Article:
The Roman emperor Vitellius (15–69 A.D.) was famous for dinners that strained both the imperial budget and the palates of his guests: one menu, which doubtlessly sent his Navy scrambling far and wide, featured pike livers, flamingo tongues, lamprey roe, and pheasant brains. Imagine the reactions of the chefs faced with preparing such exotic fare for their Gluttonous Lordship, bouncing their knives nervously in calloused hands, murmuring, “What the heck is this?” (Quis heck est?), and, “If we mess up, we’ll be crucified at dawn” (very roughly: Si nos nuntius sursum, nos ero iuguolo prima luce).
Today’s chefs can experiment with all manner of curious foodstuffs without fear of gruesomely inventive execution (middling reviews in influential newspapers and websites are another story, of course). Experimentation on the eater’s part, however, can sometimes take a little courage. How else to explain my hesitation several years back, at the First Annual Unique and Unusual Food and Wine Festival in Washington DC, as I held aloft a fried calf testicle hot out of the oil?
“They’ve been eating animal testicles for centuries,” Russel Cunningham, executive chef of the then-extant Dupont Grille and preparer of that crispy morsel, told me as I considered the nugget in my hand. “When you peel the membrane off, actually, they look just like foie gras.”
To swallow or not to swallow: that is sometimes the question. Television is filled with shows where the intrepid culinary adventurer, comically outdated guide-book in hand, ventures into the Heart of Darkness in order to taste something far outside their experience, be it marinated kangaroo or yak meat. They grimace for the camera as they chew down a fragrant morsel, making you laugh. But how hard can it really be, you may wonder at those moments, to simply open wide and guzzle down?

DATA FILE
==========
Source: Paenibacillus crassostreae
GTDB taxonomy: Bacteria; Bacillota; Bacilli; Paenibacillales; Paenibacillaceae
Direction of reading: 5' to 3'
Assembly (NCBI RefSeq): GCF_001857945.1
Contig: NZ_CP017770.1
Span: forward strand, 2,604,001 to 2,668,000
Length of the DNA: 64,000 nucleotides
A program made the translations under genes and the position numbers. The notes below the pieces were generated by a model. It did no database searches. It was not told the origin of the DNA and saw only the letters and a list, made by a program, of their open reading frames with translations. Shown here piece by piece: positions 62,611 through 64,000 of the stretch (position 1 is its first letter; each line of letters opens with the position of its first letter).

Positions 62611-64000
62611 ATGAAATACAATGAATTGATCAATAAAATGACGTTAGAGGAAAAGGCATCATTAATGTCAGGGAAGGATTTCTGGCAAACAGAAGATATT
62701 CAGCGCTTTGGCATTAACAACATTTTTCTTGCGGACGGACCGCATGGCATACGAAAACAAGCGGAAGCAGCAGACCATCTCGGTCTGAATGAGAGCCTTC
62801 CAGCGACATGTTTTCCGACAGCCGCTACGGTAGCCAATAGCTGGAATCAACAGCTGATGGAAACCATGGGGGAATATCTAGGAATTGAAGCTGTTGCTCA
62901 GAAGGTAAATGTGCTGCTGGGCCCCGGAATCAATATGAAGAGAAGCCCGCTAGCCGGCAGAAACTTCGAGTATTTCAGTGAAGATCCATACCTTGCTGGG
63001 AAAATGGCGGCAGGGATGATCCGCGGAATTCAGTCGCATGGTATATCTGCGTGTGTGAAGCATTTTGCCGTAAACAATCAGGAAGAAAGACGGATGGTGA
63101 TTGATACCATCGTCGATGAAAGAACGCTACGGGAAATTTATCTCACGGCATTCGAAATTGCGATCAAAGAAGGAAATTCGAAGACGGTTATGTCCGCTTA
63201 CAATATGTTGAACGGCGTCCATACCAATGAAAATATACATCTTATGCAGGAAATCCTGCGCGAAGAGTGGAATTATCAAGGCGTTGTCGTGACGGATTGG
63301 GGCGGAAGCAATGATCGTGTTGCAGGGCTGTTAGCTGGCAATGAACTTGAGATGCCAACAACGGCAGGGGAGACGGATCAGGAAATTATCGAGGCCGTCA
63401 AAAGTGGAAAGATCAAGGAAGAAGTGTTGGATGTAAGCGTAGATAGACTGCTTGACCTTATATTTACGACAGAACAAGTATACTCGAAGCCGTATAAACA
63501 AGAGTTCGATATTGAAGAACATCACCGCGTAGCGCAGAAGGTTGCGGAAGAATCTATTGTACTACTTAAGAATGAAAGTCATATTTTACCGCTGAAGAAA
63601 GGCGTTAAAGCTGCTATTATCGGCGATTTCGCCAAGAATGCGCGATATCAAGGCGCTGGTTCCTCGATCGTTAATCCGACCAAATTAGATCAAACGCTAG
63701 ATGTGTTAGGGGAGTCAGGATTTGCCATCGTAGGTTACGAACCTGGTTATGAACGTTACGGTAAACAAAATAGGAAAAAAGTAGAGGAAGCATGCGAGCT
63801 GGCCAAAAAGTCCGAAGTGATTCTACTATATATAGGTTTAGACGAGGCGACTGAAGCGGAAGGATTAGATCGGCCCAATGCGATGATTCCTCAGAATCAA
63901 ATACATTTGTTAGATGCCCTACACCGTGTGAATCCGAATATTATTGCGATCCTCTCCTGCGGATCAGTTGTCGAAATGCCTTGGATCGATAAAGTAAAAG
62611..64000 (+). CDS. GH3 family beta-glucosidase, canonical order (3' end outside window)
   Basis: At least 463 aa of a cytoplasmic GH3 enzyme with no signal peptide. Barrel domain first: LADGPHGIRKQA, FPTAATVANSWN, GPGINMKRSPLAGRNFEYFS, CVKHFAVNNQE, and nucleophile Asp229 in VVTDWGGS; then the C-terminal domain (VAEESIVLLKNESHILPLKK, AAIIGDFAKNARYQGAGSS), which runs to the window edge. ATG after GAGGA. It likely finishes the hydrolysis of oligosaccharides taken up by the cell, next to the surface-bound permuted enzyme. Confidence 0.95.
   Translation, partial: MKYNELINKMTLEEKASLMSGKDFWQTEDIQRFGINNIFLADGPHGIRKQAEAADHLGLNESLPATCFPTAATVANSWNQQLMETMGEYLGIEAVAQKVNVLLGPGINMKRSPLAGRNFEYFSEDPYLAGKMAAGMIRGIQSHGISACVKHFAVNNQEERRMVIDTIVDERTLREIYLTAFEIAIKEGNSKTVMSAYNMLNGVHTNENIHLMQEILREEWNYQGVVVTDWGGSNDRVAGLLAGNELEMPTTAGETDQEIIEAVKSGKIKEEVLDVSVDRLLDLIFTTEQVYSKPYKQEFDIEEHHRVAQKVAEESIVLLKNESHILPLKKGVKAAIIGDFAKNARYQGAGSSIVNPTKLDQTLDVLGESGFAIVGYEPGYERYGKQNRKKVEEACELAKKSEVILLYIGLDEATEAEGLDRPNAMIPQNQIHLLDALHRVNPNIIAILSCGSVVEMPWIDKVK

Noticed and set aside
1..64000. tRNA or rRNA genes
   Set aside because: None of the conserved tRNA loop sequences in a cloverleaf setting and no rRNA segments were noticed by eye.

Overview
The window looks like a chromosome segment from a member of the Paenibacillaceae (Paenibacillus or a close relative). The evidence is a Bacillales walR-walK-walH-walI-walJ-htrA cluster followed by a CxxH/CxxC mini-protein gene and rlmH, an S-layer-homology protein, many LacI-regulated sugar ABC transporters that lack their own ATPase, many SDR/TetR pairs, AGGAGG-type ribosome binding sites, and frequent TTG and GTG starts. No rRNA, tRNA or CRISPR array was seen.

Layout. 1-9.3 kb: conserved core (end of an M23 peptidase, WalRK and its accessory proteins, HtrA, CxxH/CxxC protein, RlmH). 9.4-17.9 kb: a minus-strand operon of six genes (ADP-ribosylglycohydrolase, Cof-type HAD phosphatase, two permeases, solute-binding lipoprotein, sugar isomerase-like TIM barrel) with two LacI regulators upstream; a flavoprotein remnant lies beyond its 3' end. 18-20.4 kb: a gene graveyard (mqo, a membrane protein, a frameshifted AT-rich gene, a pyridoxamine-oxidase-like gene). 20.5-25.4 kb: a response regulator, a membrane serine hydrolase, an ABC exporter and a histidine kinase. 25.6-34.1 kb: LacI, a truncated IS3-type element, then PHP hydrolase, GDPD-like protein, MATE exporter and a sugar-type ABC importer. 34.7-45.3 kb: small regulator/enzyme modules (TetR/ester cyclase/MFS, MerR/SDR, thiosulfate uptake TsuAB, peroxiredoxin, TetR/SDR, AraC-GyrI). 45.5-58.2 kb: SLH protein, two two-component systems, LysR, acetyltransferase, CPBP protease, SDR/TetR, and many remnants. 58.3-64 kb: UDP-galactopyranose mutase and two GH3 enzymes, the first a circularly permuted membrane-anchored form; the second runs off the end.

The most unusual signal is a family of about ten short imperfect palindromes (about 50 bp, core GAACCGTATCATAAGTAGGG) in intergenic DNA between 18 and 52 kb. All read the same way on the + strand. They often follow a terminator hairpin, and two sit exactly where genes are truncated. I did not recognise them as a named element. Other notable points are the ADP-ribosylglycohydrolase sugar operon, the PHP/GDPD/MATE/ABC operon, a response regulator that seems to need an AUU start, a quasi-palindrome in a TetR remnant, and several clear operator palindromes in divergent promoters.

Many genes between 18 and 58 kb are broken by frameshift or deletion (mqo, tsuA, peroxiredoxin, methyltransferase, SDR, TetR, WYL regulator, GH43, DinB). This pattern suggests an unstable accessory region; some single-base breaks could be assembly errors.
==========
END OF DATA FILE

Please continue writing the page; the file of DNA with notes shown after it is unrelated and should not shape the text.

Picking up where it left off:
Very hard, sometimes. Think of it as the difference between watching someone run across hot coals, and having to put your own soles to the test; as a famous poet once wrote, a shadow can exist between the idea and the reality, the emotion and the response. Sometimes that shadow is as wide as the four inches between your mouth and whatever’s in your hand.
Anyway, back to the testicles. “They’re about this big to start,” Cunningham added, cupping an imaginary lump in his palm. “Then you poach, and peel the membrane, cut in half and slice. It shrinks when you cook it.” He had readied ten pounds’ worth for that night’s event.
Fried calf testicles have earned a number of nicknames over the years, of course: rocky mountain oysters, calf fries, dusted nuts, cowboy caviar, Montana tendergroins, swinging beef, and, in Spanish, huevos de toro,which translates to “bull’s eggs.” The proliferation of euphemisms, well, it’s pretty nutty. And so are some of the festivals, with names like Testy Festy, that have sprung up over the decades, drawing in hundreds of people who want to try out some of that “cowboy caviar” for themselves.
Not all chefs opt to deep-fry testicles; other recipes allow for broiling, poaching, grilling, and even mixing with stir-fry. As Cunningham mentioned, Cultures across the world have eaten testicles for centuries—our good friend Vitellius probably chowed down on several—and it’s a protein-rich way to dispose of a necessary byproduct of the castration process (which itself is done for a variety of reasons, including herd control). Picture some ancient farmer standing there with a freshly harvested lump in his hand, thinking: “Hey, maybe we should try eating this.”